Broome to Busselton via Coast Road in six days – Day 3

Day three – Miaree Pool (Northside) to Lyndon River (East) 418kms (4 1/2 hours driving time)

Lyndon River in May 2014

Day three of our six day trip home coming from Broome to Busselton was an easy, uneventful day of just 4 and half hours.

After a walk and a leisurely start to the day at Miaree Pool we headed south towards Lyndon River East. First stop along the way was approximately three hours south at Yannarie (Barradale) road side rest area. We stayed at this little gem last year on our first night out from Cape Range National Park, near Exmouth. At the time we’d come from a week at the National park which is near the town of Exmouth, and had no internet. We were pleasantly surprised at that time to discover fantastic internet cover at Yannarie, which is in the middle of absolutely nowhere. This time though we weren’t there long enough for any internet use. Just a  loo stop, and a cup of coffee this time. However,  determined to make the travel days more puppy friendly means we need to spend a bit of time at our stops so instead of drinking our coffee while driving, this time we sat at one of the many picnic tables and let Tills have a good leg stretch and some fresh air.

After setting off again, approximately an hour and half later we reached Lyndon River East. We first stopped at this little stop back in 2014 at the commencement of our first Australian round trip. It was May, and there was crystal clear water in the river at that time. It’s a different place at the end of the dry season in August  than it is at the beginning of the dry in May. This time round the river bed was a bone dry, red dust bowl. We attempted a walk but there were too many prickles and bindi’s for Mr Tilley’s unruly coat. The few minutes that we did spend having a quick peruse of the area resulted in approximately half an hour removing all the prickles from him.

Rustically pretty, but no water

Although we didn’t manage a walk, it was pleasant to sit outside for a few hours relaxing and playing cards prior to dinner. It’s a roomy place with plenty of parking, and we parked far enough from the highway so as not to be troubled by the road trains throughout the night. For my overseas readers, road trains are trucks that travel the Australian roads. They tow 3 – 4 carriages behind them, hence the name ‘road train’, and can be close to half a kilometre in length. Parking near to the highway at night can result in wind turbulence and a disturbed night’s sleep every time one of these beasts thunders by.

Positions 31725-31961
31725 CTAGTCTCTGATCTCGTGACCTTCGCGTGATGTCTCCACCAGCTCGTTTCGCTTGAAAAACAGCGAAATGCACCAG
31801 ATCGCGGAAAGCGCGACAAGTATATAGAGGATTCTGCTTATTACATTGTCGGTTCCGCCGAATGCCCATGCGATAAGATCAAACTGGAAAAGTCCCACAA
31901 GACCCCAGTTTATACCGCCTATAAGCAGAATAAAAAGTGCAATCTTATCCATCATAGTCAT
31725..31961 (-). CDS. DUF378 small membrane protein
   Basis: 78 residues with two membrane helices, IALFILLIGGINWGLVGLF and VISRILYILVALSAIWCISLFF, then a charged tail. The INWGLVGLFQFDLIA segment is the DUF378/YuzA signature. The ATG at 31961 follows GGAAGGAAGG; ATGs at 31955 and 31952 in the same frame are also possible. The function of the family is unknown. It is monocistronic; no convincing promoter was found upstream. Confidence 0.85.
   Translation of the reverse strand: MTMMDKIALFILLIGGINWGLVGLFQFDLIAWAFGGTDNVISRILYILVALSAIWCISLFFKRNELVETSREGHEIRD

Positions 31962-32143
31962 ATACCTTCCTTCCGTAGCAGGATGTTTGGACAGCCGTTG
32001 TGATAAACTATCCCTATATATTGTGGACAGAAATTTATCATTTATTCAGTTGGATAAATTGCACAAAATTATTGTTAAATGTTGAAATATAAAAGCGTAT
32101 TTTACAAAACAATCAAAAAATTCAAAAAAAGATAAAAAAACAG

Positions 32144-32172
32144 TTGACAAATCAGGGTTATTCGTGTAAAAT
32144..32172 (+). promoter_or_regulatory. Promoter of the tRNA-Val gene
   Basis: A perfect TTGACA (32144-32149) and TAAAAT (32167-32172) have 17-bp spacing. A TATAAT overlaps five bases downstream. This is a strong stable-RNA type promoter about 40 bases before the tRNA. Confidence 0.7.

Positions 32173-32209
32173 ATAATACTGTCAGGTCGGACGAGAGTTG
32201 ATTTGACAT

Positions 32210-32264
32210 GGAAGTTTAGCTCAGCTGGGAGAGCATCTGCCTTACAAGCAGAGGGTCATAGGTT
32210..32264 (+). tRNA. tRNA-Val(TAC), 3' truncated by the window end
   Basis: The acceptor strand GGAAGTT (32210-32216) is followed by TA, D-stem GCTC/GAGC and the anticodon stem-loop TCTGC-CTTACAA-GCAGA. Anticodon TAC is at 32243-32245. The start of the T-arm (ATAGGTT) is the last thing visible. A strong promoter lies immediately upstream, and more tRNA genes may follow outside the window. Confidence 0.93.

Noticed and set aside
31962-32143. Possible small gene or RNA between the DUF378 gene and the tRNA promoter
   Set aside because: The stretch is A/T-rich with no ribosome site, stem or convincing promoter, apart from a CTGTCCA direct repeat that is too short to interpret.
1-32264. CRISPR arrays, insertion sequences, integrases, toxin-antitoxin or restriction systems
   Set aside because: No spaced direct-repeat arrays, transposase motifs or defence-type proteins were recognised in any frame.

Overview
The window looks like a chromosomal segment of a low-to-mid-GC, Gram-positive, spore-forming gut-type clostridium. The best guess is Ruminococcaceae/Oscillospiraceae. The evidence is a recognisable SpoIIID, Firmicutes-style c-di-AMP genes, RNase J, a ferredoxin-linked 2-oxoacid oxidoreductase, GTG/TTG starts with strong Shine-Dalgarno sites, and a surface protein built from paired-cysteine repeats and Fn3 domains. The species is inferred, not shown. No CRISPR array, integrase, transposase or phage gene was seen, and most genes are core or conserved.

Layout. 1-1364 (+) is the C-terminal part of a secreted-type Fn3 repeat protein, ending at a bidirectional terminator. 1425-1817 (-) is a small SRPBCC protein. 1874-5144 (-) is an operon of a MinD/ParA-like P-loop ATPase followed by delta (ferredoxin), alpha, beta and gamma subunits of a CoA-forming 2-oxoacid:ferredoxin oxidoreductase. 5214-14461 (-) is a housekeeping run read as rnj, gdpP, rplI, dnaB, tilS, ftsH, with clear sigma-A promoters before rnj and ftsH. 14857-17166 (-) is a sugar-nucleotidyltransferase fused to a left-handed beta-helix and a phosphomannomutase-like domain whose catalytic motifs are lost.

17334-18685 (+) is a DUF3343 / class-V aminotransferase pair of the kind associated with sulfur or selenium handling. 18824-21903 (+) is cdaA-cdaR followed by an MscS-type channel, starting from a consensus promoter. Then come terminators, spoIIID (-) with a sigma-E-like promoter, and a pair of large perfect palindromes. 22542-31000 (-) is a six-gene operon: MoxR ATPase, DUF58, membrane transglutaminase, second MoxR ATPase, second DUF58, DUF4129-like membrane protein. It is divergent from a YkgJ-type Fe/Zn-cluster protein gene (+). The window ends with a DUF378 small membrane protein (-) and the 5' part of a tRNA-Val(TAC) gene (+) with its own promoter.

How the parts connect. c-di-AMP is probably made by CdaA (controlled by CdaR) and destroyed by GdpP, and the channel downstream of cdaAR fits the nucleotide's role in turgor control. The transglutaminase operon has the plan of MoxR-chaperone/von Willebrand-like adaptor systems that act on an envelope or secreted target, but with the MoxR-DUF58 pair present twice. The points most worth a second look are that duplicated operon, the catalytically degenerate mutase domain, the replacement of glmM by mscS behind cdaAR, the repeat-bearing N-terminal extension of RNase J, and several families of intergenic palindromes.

One of many road trains that travel the Australian roads

We always look for a place with a decent buffer between us and the highway.

Plenty of level places to park up away from the highway

We will no doubt stay at Lyndon River East again, but not this late in the season. When the river bed’s dry it’s still nice and rustic visually, but not being able to take Till’s for a decent walk reduces it’s appeal. At the beginning of the winter (dry season) when there’s still water in the river, I’m sure he’ll love to have a paddle or swim, and the prickles don’t seed until around August.

So that was our third day.  Stay tuned for the next eventful night’s stopover at Gladstone camp ground.

12 thoughts on “Broome to Busselton via Coast Road in six days – Day 3

    1. They are some sort of eucalyptus tree, but I’m sorry Diane, I can’t be more specific than that. Our country roads are full of road trains. They can be intimadating but generally the drivers are really considerate. We always have our two way on when one is either behind us, or in front of us. The drivers let us know if they want to pass, or if they’re in front, they let us know if it’s safe for us to go. They’re so high up they can see the road for miles ahead.

      Liked by 1 person

  1. Beautiful images of the lake and campground sites! Whoa, I have never seen that many trailers hooked to a truck here in the U.S. We’ve got trucks pulling 2 or 3 at most, and it seems so crazy and dangerous! And now people are trying to pull 2-3 hookups to the pickup truck or motorhome. We thought we had seen everything when a motorhome went us by pulling a camper trailer that was pulling a boat.

    Liked by 1 person

    1. Tell me about it! We always talk to the truckies on the two way before overtaking, or if they’re behind us and wanting to overtake. They’re very helpful, telling us when to go, and they can see for miles in front. I still hold my breath though till we’re passed. Do you travel with a two way?


      1. We only turn it on when we have a truck either in front or behind us. It took a while to get the confidence to talk to them, but now we have, we wouldn’t travel the outback roads without one. The truckies really appreciate us just knowing they’re there, and usually on a dead line. They pass us on a down hill, and we pass them on an uphill, sometimes many times. They are so high up and see for miles to give us the go ahead when we’re safe to go. It took a while for us to feel safe putting our trust in them, but I’m pleased we did. I’d really recommend using one.

        Liked by 1 person

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